Posted: Tue 2nd Mar 2021

More than half of North Wales to access NHS differently in future because of COVID-19

News and Info from Deeside, Flintshire, North Wales
This article is old - Published: Tuesday, Mar 2nd, 2021

The majority of North Wales residents will access NHS services differently in future due to COVID-19, according to a YouGov study.

The study found 40% will carry on usually as opposed to 60% who questioned plans to support new NHS systems introduced over the past 12 months for safety and social distancing.

As part of the Welsh Government’s ‘Help Us, Help You’ campaign, Betsi Cadwaladr University Health Board (BCUHB) is encouraging people to attend Minor Injury Units (MIUs) rather than Emergency Departments.

There are nine MIUs situated across North Wales in Holyhead, Dolgellau, Pwllheli, Tywyn, Llandudno, Holywell, Denbigh, Mold and Tremadog.

Trevor Hubbard, Area Nurse Director for the Central region of BCUHB, says there have been advances in how they operate urgent care services, changing the thinking of staff and patients.  

“Accessing in a different way is becoming the ‘new normal’ and it is there to protect the public and the NHS from unnecessary exposure to COVID-19 infection,” said Mr Hubbard.

“The situation has accelerated the use of digital technology so we can manage our services going forward in a positive way.

“Taking MIUs as an example; attendances are lower than Emergency Departments, but patients are nearly always seen, treated and discharged within four hours, with a minimal wait and experienced practitioners offering clinical support and advice directly – the patient experience is very good.”

He added: “I think people in North Wales are aware of MIUs and what they offer, but we do need to shout a little louder about the services they provide.

“It is so important we make sure MIUs are used to reduce pressure on our already busy EDs; they are there for emergencies only so I would ask everyone to consider the other options open to them, including pharmacies, the NHS 111 Wales website and by calling for advice if the condition is urgent but not serious.”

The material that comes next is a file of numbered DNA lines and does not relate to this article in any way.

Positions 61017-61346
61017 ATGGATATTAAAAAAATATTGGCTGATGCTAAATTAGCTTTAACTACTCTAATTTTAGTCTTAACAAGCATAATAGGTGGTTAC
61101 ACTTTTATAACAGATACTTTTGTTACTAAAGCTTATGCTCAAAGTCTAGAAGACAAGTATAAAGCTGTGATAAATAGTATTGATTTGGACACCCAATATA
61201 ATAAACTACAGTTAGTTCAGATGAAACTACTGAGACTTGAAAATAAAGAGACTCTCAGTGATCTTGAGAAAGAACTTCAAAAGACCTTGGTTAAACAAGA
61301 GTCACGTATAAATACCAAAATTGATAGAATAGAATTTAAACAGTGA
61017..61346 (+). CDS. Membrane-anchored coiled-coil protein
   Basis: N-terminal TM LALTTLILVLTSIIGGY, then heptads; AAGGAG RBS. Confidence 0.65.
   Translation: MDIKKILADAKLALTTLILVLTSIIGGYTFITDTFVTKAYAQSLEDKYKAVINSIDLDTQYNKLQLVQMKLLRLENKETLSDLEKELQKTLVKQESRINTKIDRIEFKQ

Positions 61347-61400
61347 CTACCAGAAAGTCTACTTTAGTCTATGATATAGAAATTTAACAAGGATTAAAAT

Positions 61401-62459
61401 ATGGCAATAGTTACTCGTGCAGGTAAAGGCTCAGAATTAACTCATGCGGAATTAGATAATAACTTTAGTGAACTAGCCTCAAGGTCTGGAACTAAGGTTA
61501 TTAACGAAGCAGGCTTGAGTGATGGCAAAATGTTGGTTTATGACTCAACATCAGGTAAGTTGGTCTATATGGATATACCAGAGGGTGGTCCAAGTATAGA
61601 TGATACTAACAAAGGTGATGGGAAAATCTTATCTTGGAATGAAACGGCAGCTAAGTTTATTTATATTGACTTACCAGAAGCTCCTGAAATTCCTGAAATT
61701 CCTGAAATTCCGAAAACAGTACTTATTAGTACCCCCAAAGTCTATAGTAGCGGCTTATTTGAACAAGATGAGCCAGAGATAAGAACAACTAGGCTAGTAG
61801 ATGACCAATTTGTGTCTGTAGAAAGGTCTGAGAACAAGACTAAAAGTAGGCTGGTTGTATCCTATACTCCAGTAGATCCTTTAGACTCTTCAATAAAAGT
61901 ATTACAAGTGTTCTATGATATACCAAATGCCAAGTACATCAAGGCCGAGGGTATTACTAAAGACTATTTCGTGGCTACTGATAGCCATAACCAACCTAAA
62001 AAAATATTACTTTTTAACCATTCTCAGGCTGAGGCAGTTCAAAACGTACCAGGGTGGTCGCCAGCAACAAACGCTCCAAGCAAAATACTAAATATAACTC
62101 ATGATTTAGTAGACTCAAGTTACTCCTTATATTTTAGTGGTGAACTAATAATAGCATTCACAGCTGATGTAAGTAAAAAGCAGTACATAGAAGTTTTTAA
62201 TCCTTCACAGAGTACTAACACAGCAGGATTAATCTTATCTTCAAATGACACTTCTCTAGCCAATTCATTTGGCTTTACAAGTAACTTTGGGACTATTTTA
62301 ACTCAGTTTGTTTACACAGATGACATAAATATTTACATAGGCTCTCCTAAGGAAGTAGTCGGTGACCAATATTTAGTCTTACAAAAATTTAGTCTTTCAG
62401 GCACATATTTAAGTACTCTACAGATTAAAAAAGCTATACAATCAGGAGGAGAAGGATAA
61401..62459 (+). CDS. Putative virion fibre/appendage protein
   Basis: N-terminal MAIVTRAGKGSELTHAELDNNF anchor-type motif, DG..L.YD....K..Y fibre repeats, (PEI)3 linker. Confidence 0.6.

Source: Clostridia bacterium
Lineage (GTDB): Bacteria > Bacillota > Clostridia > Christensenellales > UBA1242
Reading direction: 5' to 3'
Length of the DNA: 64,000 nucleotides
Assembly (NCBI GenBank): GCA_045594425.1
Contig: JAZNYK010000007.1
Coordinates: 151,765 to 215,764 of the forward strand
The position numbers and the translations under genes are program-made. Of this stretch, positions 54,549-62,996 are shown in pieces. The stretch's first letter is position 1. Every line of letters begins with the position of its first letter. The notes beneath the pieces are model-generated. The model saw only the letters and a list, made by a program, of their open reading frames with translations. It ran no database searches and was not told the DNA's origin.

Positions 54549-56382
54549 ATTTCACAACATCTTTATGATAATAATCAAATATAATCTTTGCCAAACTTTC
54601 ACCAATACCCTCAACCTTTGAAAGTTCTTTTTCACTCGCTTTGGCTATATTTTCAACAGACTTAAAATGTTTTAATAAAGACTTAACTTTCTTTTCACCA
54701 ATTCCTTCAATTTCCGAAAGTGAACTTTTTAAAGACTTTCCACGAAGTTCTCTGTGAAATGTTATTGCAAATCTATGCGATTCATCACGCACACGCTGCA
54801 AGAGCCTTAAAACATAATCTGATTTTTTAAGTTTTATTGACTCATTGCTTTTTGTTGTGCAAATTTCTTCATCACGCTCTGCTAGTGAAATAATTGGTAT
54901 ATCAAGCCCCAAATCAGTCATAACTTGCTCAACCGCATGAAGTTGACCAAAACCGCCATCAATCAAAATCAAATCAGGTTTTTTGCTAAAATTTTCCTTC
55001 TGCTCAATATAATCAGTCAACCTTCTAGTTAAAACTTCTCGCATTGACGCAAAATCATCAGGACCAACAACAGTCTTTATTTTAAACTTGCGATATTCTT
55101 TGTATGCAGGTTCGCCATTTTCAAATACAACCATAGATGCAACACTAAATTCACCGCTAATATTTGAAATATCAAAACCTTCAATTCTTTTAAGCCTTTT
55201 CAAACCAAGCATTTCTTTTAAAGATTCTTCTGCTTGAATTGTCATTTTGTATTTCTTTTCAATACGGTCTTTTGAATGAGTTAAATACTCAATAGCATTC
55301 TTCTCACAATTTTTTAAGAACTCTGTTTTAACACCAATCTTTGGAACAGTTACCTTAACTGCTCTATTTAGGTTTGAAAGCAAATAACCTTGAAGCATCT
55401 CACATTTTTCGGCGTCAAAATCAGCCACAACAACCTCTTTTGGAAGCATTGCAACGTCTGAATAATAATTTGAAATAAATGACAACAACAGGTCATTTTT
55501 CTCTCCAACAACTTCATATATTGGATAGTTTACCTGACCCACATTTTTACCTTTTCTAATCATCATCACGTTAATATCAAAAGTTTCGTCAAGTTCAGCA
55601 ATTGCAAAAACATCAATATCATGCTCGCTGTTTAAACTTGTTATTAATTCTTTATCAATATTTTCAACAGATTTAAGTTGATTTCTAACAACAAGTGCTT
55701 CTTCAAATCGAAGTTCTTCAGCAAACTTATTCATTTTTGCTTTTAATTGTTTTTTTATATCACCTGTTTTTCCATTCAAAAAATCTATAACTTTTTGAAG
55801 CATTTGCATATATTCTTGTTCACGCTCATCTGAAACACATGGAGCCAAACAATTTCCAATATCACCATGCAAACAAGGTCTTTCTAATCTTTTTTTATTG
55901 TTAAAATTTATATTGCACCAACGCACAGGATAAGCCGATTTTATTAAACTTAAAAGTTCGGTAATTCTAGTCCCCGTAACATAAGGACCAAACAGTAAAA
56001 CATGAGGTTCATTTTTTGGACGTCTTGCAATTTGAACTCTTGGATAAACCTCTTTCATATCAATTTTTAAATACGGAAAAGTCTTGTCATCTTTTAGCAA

The YouGov study also found 93% of people surveyed in Wales were aware of A&E and the 999 service, compared to 69% aware of MIUs.

While 93% believed MIUs to be important, 89% have not used the service in the last 12 months.

Mr Hubbard said: “MIUs have very experienced practitioners able to manage a wide range of injuries, they are highly trained and competent staff offering an excellent level of care.

“They are able to request and interpret x-rays and diagnose and treat a variety of conditions all based locally to prevent you travelling long distances to an ED.”

He added: “In North Wales we do have a lot of visitors from across the UK and overseas that are not necessarily used to what an MIU is, how it works and what conditions can be treated there.

“I also think there are differences between individual units and the walk-in centre model in England, which has a broader remit to include illness as well as injury.

“We are working to address this by training our staff to manage a wider variety of conditions, and we will continue to encourage people to please call in advance so you can receive first aid advice and an appointment time to be seen quickly and efficiently by the team without the need to wait – for their safety, and yours.”

For more information on how best to access NHS services, visit www.111.wales.nhs.uk or call 0845 46 47.

Visit www.bcuhb.nhs.wales/health-services/health-services1/where-do-i-go/minor-injury-units/minor-injury-units1 for the latest news and information on BCUHB’s MIUs.

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